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After School Banned From Apple App Store -- Again

The controversial social networking app is rejected for violating Apple's App Store prohibition on "personal attacks" and "objectionable content."

After School, the controversial anonymous social networking app for high school students, has been removed from Apple’s App Store for the second time in a week — this time for violating two App Store guidelines prohibiting inappropriate content.

Apple pulled After School on Tuesday amid growing concern over the threats of violence and bullying that have been occurring on it. After School was cited for violating the “personal attacks” and “objectionable content” categories of Apple’s App Store Guidelines. Apple was likely pointing to these two violations.

  • 14.1 — Any App that is defamatory, offensive, mean-spirited, or likely to place the targeted individual or group in harm’s way will be rejected.
  • 16.1 — Apps that present excessively objectionable or crude content will be rejected.

After School developer Cory Levy said Apple’s decision to remove the app from the App Store doesn’t mean it is gone for good. He submitted a new version of the app to Apple for review on Wednesday. Levy said that version includes a new reporting system that automatically removes flagged content from a user’s stream. Any such flagged content will be investigated within 24 hours, he added.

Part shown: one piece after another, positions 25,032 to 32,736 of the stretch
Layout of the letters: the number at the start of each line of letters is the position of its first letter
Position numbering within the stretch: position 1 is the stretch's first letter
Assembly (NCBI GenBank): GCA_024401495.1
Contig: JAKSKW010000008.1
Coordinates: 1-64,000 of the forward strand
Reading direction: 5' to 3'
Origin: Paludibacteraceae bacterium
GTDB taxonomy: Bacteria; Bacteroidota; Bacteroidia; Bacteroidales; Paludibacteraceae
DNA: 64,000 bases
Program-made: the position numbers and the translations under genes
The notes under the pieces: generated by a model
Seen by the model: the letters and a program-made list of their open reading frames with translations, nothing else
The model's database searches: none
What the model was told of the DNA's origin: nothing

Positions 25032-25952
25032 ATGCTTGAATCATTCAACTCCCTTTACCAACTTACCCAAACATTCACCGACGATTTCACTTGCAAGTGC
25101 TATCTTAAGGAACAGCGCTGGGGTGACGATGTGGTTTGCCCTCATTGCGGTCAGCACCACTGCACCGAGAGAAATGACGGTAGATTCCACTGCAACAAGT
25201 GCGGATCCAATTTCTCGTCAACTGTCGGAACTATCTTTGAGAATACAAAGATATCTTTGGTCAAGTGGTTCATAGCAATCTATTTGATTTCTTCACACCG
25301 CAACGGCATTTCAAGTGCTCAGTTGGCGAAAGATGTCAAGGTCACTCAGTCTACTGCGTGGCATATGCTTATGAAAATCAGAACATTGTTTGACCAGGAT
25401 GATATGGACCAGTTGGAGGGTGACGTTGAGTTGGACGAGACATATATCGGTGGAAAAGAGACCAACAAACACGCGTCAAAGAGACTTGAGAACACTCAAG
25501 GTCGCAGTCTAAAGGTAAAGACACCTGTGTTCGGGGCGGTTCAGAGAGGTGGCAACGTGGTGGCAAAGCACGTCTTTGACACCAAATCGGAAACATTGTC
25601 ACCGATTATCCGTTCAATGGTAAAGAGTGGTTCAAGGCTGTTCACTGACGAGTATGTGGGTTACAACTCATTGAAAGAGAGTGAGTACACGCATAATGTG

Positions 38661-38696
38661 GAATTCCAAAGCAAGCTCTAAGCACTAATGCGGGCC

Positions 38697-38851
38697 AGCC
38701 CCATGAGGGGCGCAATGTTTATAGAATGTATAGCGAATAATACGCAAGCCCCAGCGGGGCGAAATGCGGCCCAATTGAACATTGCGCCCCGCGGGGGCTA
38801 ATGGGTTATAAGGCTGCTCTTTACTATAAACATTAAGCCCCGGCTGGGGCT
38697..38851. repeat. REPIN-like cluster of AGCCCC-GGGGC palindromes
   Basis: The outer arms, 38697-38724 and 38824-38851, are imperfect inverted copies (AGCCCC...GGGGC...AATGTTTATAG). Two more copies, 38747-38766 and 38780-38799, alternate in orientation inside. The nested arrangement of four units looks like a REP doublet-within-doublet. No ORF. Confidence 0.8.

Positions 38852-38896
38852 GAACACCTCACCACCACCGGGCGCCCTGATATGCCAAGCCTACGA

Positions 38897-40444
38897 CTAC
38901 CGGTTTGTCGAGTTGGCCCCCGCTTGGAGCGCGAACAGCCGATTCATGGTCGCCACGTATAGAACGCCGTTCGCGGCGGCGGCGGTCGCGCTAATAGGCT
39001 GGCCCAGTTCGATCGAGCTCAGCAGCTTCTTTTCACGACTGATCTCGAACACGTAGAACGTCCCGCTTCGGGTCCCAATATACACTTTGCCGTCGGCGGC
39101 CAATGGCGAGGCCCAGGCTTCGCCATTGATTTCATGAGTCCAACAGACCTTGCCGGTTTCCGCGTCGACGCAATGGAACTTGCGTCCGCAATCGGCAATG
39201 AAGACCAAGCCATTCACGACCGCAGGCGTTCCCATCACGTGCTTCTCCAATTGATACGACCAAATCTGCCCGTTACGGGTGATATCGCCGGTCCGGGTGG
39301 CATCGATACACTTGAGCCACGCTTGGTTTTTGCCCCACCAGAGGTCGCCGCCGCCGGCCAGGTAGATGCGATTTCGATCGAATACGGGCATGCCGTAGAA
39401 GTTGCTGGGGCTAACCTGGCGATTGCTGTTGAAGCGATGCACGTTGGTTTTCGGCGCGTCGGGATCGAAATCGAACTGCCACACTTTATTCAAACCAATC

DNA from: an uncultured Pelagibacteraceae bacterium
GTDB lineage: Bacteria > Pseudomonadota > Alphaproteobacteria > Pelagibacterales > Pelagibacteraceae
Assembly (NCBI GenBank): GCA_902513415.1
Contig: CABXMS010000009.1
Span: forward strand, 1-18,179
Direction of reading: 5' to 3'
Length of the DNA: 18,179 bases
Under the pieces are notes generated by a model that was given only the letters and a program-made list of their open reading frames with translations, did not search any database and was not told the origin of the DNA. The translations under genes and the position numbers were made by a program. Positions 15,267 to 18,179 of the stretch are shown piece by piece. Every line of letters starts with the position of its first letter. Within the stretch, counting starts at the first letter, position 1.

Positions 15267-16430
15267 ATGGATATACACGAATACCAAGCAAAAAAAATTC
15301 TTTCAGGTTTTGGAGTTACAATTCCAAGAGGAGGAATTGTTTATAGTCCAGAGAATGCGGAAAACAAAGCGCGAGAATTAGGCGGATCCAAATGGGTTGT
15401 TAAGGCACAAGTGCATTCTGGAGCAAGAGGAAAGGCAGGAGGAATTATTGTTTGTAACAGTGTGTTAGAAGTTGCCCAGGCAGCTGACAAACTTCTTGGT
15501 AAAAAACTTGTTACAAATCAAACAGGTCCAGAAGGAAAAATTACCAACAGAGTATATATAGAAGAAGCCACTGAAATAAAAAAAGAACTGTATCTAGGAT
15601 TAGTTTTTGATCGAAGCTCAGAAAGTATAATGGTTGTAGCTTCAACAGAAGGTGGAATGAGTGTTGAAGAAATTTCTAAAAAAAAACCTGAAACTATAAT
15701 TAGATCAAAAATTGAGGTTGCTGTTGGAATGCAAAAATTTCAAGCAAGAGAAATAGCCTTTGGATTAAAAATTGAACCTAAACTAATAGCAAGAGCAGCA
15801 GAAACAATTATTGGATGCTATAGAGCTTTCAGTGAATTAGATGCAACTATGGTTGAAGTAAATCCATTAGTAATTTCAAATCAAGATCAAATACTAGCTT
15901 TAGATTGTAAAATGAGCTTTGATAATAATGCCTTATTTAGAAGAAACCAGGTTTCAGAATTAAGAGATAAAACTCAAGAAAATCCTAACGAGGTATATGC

Though After School’s promise of anonymity seems to be fueling the company’s recent woes, Levy said he has no plans to adjust it. “The app will continue to be an anonymous place for kids to post and we’ll continue to stay on top of the safety of our community,” he said in a statement provided to Re/code.

Since its launch, After School has been making headlines for all the wrong reasons. Last week, students using the app in Ohio and Michigan anonymously threatened to bring guns to school. A third shooting threat at a Detroit high school Wednesday resulted in an arrest after After School provided non-public information to officials investigating it.

One of After School’s biggest problems is an inability to keep up with its rising popularity. The app is already in more than 14,000 high schools across the country, and students are posting thousands of messages per hour during peak times.

After School’s creators have a team of only eight people overseeing it, and told Re/code last week that they don’t yet have the tools in place to combat every inappropriate post.

Said co-founder Michael Callahan: “Our main goal is to remove the worst of the worst.”

This article originally appeared on Recode.net.